The British and French left, prefer to believe that this happened by unaccountable accident. It is indeed the left that harbours the virulent, deadly, spiteful hatred of the US, because they know that they are the only ones qualified to run the earth. They are the only ones holding the rules book for the new world order. And the Americans don’t seek their opinion. It must be maddening.

    Meanwhile, everyone else is planning their second or third trip to Florida.

  • Carol Gould just had a Pauline Kael moment. That’s all.

  • Nancy

    Iain Murray comments about this article in The Edge of England’s Sword blog. The “depends on who you’re with” explanation basically wraps it up, from my personal experience.

    No disprespect to Spacer’s friend, but is he sure there wasn’t something else going on with that cab driver? I hate to think of the money I’ve spent on cabs in the past. I’ve never once been turned down after the driver heard my accent. I’m guessing it would be financial suicide for London cab drivers to adopt that attitude; surely a significant percentage of income comes from tourists.

    If the bus incident happened as the writer described it, it’s the son of the English shrew I feel sorry for. How embarrassing to have one’s mother carrying on like that, in public! He’ll probably grow up to be a neo-con, just to spite her.

  • The hostility towards Jews and Americans in Europe today is totally out of control. Perhaps those synagogues that were burned down in France and England were just imaginary socially constructed edifices.

    The Nazis are not coming back to Europe, Pogroms perhaps, but not Nazis.

  • John Ellis

    Before someone invokes Godwin’s law, let’s get back on topic…(I know, spoilsport…)

    Delmore said:

    We Little Englanders have the mental capacity to distinguish opposition to a nation’s foreign policy & cultural or racial hatred toward its citizens.

    On the other hand, Marxists & their fellow-travellers have relied upon ad hominem arguments for so long that they are no longer able to make the same distinction.

    Ignoring the “if you aren’t UKIP you must be a Commie” rant, the first sentence defines the issue beautifully. Anti-Bush is not anti-American. Even anti-Republican is not anti-American.

    People (not only Marxists) can get carried away with the former and it can sound a bit like the latter, especially if one is pre-disposed to victimhood. Same goes for Israel and Palestine, probably…

  • Bombadil

    My two cents:

    I lived near Greenham Common for a couple of years back in 1991-93, and my mother lived in a little village near Huntingdon until just a couple of years ago. I went to visit her half a dozen times, staying for a couple of weeks each visit.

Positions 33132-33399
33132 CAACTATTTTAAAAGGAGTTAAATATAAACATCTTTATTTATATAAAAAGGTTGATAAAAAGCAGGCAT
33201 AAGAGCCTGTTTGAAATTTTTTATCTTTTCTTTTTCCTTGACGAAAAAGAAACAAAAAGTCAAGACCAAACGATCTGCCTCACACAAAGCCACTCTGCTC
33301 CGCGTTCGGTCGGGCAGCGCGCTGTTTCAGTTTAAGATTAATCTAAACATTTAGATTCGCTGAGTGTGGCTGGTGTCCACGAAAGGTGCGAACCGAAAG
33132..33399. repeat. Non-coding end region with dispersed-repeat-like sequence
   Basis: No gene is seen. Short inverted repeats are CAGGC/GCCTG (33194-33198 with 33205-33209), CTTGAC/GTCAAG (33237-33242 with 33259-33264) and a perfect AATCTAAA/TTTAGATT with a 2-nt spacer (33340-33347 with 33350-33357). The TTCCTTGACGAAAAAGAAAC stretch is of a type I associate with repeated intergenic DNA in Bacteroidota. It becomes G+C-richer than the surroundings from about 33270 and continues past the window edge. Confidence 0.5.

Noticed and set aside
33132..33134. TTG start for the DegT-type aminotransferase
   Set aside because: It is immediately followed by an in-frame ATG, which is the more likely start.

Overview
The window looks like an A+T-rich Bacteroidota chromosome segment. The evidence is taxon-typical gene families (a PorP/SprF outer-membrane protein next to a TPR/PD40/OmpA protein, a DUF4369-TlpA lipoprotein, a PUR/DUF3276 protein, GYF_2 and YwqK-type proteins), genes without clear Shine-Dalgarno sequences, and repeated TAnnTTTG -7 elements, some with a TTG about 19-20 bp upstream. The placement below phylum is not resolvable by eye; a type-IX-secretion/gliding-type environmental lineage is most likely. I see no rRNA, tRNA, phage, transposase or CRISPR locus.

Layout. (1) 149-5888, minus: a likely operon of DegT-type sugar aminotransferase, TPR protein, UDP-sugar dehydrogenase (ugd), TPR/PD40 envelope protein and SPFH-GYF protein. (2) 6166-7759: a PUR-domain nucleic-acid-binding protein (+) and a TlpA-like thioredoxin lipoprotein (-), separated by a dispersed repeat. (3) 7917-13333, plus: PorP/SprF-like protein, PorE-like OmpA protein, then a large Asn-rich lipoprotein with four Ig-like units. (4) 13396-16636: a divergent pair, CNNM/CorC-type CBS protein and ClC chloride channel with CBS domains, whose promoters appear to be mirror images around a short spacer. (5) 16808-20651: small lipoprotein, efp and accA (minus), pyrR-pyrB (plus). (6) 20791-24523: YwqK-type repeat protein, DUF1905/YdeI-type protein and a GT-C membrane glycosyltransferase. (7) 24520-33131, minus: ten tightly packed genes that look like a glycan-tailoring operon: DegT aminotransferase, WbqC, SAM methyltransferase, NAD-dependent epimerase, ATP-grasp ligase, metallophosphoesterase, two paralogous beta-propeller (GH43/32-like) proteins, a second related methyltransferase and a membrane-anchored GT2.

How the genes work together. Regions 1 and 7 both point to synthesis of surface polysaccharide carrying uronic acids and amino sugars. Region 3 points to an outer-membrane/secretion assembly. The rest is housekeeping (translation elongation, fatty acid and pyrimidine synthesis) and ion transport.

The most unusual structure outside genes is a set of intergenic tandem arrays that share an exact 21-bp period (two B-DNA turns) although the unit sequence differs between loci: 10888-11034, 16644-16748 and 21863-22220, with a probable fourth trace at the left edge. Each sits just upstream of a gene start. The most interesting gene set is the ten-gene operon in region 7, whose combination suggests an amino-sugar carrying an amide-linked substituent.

Having grown up (largely) in Oklahoma and Texas, my southern accent is distinct – and it is the American southern accent which Europeans seem to associate as being most representative of “American” speech.

    In all that time in the UK, I only had three incidents which I would consider to have been provoked by my nationality, and all were far more minor than those described in this article.

    On the whole, the English and Scottish people I met seemed more reserved than Americans in general. These screaming public confrontations just don’t seem very plausibly “English” to me.

  • Nancy

    Bombadil – You have clearly never resided in Lambeth.

  • You’re all busted for getting this far without quoting Heinlein. Luckily for you, I found this. Important part: “… why are the people of the United States and their government always the villains in the eyes of the revisionists? Why can’t our enemies–such as the king of Spain, and the kaiser, and Hitler, and Geronimo, and Villa, and Sandino, and Mao Tse-tung, and Jefferson Davis–why can’t these each take a turn in the pillory? Why is it always our turn?”

  • Guy Herbert

    spacer – “Perhaps those synagogues that were burned down in France and England were just imaginary socially constructed edifices.”

    No; but the idea that hostility towards Jews and Americans is “out of control” in one undifferentiated place called Europe is socially constructed in the minds of Americans from unrepresentative reports. Americans would be equally perplexed if British perspectives on American life were informed only by Woody Allen films, and we assumed all the US was a built-up area full of introspective neurotics. Britain is very different from France. At least as different as it is from America.

    There is anti-Semitism here, but it is very limited. Actual attacks on synagogues (let alone people) are rare, probably about on a par with attacks on mosques, and only somewhat less than attacks on churches. Such events are differentially reported.